Using VNC, you can log into your home computer from any machine in the world with web access (including your iPhone) to access files, schedule downloads, and tons more. Here's how.
VNC (virtual network computing) is one of those tricks that never gets old, and having it set up can often save your ass—whether you left some info on your home computer that you need at work, want to check on your massive BitTorrent queue to schedule the evening's entertainments, or help your poor parents use clip art in Microsoft Word, having remote access can be handy dandy.
So let's get started:
What You'll Need
• A VNC Server. Mac OS X 10.4 and higher and Windows Vista Ultimate and higher have them built in—but for Windows we find it's easier to use the excellent standalone software TightVNC. Try OSXvnc (Vine) if you're in pre-10.4 territory. For this tutorial, we're using OS X's built-in services, and TightVNC for Windows.
• A VNC client that you will use to access the server running on your home computer. Again, OS X and Windows have built-in clients, or you can use standalones like Chicken of the VNC for Mac or TightVNC for Windows. You can also install these external clients to a thumbdrive for use on computers that aren't yours.
The process is a little different depending on which platforms you're using on each end, but the first thing you'll need to do regardless is set up your home router to forward all VNC network traffic to the computer you wan to control. You may recall we had to do this exact same thing to get BitTorrent working properly—so for a primer on port forwarding, check out last week's Torrent guide or Portforward.com.
And note: any time you're opening up a port to your home network for access from the greater internet, you're taking a bit of risk. Make sure you choose good passwords, change them often, and don't proceed if you're feeling skittish.
Set Up Your Home Machine
1. In your router's admin pages, set up a new port forwarding service for port 5900—the default for VNC screen sharing. Make sure assign it to both UDP and TCP ports, and for the IP address, enter in the IP of your machine on the local network.
Again, just like for Torrenting, make sure your machine has a static local IP address on your network so this info won't change. This is easy to set up on both Windows and Mac—for OS X simply choose "Using DHCP with manual address" under "Configure IPv4" in the TCP/IP section of the Networking preferences, and follow this guide for Windows.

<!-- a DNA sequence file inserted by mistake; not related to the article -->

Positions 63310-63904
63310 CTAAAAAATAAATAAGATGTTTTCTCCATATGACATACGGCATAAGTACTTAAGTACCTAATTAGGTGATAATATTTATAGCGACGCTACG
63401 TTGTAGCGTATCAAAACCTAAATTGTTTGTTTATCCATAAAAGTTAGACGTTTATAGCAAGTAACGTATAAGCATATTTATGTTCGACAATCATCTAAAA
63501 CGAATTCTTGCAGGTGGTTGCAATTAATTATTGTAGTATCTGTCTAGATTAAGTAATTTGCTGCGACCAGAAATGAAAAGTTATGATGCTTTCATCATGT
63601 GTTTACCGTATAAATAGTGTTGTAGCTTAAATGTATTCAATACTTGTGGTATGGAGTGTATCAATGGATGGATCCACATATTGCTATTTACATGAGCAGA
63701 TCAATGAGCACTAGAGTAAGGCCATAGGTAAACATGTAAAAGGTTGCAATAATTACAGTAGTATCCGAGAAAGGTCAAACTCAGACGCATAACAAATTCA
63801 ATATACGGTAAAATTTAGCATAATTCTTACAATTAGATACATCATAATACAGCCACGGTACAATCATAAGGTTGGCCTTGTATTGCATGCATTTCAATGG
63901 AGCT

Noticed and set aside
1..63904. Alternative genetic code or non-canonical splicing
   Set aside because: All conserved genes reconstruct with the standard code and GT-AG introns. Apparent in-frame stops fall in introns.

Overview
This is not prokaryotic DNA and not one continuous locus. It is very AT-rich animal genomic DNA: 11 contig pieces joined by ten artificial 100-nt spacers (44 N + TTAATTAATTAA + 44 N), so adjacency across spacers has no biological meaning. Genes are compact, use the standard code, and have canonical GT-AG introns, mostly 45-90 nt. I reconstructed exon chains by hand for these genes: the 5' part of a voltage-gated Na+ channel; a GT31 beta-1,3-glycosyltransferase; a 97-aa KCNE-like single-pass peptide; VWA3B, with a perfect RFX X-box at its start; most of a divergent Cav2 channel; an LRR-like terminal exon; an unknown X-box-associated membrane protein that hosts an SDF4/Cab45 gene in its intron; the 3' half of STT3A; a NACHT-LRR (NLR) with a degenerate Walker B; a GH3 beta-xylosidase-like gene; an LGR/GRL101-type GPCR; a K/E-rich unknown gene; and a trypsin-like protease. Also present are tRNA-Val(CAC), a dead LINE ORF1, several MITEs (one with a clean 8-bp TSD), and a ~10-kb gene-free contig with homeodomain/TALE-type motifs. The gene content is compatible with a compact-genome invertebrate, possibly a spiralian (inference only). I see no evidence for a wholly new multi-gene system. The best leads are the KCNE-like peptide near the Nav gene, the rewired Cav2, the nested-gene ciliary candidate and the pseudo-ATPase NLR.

2. Activate VNC sharing on your home machine:
Windows: Download TightVNC and install it. Launch the server, and set a password. Everything else should be good to go, so save settings and the server will continue to run in the background.
Mac: Activate "Remote Management" in the Sharing preferences. Here you can also set which user accounts can access your computer and how. And under "Computer Settings" choose a good password in the "VNC viewers may control screen with password" field.
3. And finally, figure out your home's external IP with whatismyip.com. This can also change from time to time if you're on a big ISP without a static IP, so check it frequently. You'll need this number to connect.
Connect to Your Home Computer
This is slightly different depending on which computers you're using. But we're here to hold your hand!
Windows -> Mac:
Start the TightVNC Viewer. Type in the external IP, enter your VNC password, and you're connected.
Mac -> Mac:
In Finder, go to Go -> Connect to Server and type in vnc://xxx.xx.xx.x (enter in your EXTERNAL IP from whatismyip.com. Type in your account user name and password for the active account on your home machine, and boom. Remote control. Note: if you're doing Mac to Mac connections, you'll use the username and password for an account on the Mac, not the VNC password you set in the preferences.
Mac -> Windows
Use the exact same process as above, only use the VNC password you specified in TightVNC.
Windows -> Windows
Same as Windows -> Mac.
More Fun: Connecting With an iPhone
Mocha VNC is a great client for the iPhone that lets you control from your phone. It's a pretty amazing feeling, and the free lite version works fine for basic stuff.
And you're done!
If you have more tips and tools to share, please drop some links in the comments-your feedback is hugely important to our Saturday How To guides. And if you have any topics you'd like to see covered here, please let me know. Have a good weekend remote controlling, everyone!
[Photo By Theis Kofoed Hjorth/Flickr]